(b London, March 1, 1971). English composer. After early success as a performer, winning second piano prize in the BBC Young Musician of the Year competition in 1989, he read music at Cambridge (1989–92). His rise to prominence as a composer was rapid, with commissions from the Hallé Orchestra, the London Sinfonietta, Almeida Opera and the City of Birmingham SO, combined with various residencies. Adès's connection with the Birmingham Contemporary Music Group led to his appointment as its Music Director, and as well as teaching composition at the RAM he became increasingly active as a conductor. In ...

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Adewu  

Hunter’s drum of the Ewe people of Ghana.

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Richard Crawford and Nym Cooke

(b Norwich, CT, March 22, 1762; d Philadelphia, cSept 30, 1793). American singing teacher, concert organizer and tune book compiler. In 1783 he assisted Andrew Law in a Philadelphia singing school. Later he worked in the city as a wool-card manufacturer and merchant; he was a volunteer in the citizens’ committee organized during Philadelphia’s yellow-fever epidemic of ...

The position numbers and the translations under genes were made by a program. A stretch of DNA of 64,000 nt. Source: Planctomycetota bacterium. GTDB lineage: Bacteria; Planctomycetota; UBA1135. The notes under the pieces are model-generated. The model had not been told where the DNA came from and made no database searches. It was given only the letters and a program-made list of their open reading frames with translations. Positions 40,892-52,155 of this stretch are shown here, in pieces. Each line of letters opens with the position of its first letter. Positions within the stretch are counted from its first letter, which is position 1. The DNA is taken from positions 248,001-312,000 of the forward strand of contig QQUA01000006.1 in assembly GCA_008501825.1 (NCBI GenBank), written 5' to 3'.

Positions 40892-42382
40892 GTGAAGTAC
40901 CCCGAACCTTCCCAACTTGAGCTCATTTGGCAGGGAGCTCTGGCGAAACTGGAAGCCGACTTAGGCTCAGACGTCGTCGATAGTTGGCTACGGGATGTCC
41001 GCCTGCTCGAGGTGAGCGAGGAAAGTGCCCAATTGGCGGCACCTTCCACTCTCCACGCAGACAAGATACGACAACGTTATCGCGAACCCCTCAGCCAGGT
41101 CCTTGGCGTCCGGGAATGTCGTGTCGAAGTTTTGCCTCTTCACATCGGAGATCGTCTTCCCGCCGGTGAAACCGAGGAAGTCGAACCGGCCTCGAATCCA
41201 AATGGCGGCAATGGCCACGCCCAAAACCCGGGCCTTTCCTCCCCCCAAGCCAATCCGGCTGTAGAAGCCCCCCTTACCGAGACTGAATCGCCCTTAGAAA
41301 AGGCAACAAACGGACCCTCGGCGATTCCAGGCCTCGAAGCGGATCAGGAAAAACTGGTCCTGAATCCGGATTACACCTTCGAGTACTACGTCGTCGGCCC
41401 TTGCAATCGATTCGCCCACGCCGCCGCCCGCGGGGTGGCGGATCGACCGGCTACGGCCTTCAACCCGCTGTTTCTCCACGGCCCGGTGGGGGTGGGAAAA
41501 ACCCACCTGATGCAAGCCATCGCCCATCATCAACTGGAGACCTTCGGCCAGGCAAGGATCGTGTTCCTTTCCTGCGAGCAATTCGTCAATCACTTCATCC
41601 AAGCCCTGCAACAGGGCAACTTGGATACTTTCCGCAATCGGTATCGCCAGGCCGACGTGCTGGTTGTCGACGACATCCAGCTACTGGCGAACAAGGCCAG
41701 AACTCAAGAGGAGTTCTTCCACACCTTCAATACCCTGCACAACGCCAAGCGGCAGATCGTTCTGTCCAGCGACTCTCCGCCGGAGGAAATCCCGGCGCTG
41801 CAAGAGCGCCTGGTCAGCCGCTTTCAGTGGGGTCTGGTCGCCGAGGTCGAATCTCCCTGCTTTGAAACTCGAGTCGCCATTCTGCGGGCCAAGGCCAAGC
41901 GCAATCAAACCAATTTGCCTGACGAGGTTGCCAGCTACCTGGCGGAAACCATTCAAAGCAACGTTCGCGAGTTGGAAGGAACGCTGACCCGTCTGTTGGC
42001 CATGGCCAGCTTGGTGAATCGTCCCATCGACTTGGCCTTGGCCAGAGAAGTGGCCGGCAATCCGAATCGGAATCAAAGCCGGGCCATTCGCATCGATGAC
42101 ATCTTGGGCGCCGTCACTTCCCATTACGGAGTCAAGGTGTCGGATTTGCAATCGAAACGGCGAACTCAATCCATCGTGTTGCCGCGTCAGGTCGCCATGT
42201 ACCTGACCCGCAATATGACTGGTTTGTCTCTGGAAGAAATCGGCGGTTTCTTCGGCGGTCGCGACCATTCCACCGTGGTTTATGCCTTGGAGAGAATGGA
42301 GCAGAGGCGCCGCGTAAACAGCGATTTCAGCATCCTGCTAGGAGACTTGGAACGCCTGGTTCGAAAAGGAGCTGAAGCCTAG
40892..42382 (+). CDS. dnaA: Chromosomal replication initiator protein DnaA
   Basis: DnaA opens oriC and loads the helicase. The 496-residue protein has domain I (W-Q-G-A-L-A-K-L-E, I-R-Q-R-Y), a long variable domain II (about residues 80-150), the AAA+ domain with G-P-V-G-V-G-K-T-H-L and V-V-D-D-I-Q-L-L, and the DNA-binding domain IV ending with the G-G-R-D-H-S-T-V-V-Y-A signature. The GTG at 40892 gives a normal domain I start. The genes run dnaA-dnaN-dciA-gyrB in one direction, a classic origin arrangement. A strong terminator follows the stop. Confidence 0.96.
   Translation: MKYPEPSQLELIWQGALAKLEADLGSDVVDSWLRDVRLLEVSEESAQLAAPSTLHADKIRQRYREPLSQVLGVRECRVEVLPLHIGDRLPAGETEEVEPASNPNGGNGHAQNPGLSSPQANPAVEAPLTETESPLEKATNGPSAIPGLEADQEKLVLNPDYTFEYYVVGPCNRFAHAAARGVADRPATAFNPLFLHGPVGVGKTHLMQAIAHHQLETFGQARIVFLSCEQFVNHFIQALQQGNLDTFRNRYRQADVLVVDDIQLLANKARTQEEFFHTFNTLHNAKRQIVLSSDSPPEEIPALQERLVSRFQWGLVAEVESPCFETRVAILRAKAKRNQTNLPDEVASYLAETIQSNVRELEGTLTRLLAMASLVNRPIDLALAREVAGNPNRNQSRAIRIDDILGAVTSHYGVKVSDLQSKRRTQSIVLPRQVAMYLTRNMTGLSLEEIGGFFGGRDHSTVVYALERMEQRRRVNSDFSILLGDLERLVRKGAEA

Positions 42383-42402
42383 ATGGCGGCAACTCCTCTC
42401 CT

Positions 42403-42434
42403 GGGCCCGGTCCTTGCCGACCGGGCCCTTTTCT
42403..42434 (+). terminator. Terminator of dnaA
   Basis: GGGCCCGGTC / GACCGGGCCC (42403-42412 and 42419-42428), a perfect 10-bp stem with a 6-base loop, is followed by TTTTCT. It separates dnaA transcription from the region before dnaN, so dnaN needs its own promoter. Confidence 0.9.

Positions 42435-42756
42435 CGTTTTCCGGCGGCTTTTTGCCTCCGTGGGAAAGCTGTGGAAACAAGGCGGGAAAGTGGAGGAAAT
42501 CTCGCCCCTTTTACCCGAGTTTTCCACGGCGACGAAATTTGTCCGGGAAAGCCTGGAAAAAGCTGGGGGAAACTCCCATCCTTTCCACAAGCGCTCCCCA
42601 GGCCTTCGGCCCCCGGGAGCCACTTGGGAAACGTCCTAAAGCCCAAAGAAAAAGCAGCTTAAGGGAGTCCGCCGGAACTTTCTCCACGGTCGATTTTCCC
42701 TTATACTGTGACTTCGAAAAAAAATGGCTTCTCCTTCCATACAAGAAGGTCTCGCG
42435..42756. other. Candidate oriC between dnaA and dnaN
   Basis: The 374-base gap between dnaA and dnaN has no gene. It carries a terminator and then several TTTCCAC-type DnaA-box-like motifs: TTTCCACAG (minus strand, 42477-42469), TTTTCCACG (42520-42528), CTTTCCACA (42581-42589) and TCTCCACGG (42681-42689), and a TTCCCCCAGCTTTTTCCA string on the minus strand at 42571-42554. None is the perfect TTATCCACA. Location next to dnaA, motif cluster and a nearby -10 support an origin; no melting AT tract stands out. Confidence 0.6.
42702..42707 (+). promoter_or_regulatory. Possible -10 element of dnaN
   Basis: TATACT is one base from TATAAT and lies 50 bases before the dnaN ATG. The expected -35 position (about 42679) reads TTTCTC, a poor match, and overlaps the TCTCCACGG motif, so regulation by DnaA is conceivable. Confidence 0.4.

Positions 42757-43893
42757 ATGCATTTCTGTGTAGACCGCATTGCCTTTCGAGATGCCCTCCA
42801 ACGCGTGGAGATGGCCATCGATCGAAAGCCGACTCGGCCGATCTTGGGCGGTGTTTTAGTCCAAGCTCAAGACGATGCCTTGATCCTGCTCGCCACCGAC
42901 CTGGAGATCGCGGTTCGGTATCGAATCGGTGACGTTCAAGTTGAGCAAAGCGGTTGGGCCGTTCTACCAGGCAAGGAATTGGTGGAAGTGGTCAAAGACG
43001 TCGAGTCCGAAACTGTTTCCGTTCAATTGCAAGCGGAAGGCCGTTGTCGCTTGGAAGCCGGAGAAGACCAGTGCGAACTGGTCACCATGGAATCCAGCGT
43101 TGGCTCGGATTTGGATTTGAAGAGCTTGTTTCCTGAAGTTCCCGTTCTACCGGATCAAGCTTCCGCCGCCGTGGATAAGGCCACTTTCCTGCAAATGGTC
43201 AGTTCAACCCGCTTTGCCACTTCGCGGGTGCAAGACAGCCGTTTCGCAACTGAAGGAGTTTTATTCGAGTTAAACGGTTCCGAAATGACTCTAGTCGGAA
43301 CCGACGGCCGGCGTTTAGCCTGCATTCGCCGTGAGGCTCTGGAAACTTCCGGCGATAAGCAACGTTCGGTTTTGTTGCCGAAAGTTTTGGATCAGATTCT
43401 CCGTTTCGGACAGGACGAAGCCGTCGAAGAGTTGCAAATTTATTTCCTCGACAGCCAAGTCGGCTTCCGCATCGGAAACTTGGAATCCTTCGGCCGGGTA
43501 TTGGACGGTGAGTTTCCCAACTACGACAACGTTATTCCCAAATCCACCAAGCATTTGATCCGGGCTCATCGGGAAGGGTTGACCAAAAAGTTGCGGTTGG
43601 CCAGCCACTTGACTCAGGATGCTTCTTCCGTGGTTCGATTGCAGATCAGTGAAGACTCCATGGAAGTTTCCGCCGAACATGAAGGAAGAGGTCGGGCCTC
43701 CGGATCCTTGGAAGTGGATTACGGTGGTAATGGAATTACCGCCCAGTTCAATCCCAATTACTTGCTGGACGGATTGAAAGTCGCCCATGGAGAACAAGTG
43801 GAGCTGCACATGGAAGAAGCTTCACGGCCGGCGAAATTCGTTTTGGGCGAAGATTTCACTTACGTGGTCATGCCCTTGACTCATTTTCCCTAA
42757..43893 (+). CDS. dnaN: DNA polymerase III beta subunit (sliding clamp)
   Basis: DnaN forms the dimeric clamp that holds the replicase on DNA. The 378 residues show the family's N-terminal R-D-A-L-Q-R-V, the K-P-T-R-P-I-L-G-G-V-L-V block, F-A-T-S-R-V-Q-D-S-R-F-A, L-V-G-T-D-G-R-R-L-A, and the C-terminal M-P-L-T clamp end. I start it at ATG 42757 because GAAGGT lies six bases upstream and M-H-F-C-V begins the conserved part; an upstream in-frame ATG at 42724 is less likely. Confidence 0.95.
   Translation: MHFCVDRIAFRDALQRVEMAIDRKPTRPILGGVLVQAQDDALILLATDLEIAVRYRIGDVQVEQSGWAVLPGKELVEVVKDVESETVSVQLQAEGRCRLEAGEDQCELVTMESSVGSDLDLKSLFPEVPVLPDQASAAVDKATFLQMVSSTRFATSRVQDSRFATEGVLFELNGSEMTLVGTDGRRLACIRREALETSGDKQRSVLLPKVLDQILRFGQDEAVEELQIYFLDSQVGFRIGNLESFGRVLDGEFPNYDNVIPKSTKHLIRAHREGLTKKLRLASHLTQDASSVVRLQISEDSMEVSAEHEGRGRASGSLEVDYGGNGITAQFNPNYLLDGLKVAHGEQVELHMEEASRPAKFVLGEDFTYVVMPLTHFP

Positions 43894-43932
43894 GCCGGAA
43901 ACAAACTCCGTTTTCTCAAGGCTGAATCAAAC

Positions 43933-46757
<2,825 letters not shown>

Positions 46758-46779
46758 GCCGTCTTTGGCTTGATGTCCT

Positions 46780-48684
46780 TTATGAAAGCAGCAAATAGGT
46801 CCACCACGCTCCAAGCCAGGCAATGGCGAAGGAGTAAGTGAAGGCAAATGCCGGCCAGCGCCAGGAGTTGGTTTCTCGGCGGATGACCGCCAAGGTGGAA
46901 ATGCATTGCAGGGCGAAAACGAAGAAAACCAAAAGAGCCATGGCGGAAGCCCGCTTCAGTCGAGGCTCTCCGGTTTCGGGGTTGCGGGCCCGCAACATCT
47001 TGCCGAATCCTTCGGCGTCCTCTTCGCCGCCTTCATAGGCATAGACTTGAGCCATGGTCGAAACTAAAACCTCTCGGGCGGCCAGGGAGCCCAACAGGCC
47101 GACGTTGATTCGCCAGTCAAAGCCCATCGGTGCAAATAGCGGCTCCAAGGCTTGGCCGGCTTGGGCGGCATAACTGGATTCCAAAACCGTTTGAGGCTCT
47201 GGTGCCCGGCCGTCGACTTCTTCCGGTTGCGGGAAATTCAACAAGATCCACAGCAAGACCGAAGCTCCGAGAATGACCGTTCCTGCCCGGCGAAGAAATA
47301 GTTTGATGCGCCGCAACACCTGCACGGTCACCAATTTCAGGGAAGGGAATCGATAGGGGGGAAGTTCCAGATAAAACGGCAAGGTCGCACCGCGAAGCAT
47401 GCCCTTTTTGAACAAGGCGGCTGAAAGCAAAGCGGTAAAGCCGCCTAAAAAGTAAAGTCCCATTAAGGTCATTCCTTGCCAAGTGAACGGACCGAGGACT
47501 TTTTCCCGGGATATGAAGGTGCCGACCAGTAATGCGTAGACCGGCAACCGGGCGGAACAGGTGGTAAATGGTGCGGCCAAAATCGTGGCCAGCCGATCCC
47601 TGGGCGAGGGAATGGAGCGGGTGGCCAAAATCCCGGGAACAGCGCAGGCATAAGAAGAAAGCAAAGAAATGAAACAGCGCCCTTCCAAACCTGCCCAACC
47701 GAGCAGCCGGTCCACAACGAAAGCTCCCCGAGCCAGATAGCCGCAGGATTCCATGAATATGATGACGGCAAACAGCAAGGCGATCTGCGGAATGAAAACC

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Laurence Libin

Keyboard idiophone invented in 1818 and patented on 15 Feb 1819 by the Viennese clockmaker Franz Schuster. Shaped somewhat like a square piano, it had six octaves of plucked steel tongues or rods instead of strings and its sound was described as between those of an organ and a glass armonica. It was claimed not to need tuning. Contemporary writers mentioned that it lacked sonority and strength of tone, and complained of excessive resonance and blurring of notes....

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Adigidi  

Version of the endingidi (single-string spike fiddle), made by the Teso people of Uganda. The large calabash resonator provides a deep tone. A half-groundnut serves as a bridge. The fiddle is used to accompany songs.